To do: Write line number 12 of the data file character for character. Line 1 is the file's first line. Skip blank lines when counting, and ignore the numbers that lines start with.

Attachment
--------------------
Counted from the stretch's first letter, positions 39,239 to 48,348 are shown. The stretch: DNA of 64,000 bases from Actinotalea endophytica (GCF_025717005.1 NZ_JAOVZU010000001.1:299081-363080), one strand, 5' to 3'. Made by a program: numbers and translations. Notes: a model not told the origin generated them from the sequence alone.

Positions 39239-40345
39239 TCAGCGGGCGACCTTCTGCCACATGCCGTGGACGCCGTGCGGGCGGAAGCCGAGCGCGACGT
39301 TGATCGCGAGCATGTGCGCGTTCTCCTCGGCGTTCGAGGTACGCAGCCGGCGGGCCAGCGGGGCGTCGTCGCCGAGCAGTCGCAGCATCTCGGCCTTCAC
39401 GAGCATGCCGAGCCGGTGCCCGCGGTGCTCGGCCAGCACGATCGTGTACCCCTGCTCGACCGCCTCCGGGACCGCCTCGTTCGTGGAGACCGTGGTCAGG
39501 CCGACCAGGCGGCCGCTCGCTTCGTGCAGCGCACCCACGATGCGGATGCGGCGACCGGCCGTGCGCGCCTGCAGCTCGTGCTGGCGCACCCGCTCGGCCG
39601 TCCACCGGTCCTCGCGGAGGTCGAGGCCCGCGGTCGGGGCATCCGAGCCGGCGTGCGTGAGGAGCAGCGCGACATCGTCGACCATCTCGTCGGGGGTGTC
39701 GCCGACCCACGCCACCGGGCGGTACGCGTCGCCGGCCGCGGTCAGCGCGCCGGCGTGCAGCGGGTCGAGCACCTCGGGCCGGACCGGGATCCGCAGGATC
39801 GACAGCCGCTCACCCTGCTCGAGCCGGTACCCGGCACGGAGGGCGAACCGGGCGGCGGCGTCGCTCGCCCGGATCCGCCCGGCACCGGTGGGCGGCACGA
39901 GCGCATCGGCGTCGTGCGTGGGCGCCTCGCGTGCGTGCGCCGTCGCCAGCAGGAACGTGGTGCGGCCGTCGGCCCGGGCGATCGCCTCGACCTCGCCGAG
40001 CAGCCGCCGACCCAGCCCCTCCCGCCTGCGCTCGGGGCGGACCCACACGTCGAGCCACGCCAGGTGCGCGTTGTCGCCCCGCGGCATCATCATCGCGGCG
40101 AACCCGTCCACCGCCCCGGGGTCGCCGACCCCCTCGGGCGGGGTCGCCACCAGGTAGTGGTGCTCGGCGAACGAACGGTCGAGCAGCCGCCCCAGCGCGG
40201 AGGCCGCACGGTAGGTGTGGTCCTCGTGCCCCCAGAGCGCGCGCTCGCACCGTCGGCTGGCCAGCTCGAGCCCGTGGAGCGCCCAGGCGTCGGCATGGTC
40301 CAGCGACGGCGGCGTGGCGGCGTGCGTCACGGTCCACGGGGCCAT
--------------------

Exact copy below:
40101 AACCCGTCCACCGCCCCGGGGTCGCCGACCCCCTCGGGCGGGGTCGCCACCAGGTAGTGGTGCTCGGCGAACGAACGGTCGAGCAGCCGCCCCAGCGCGG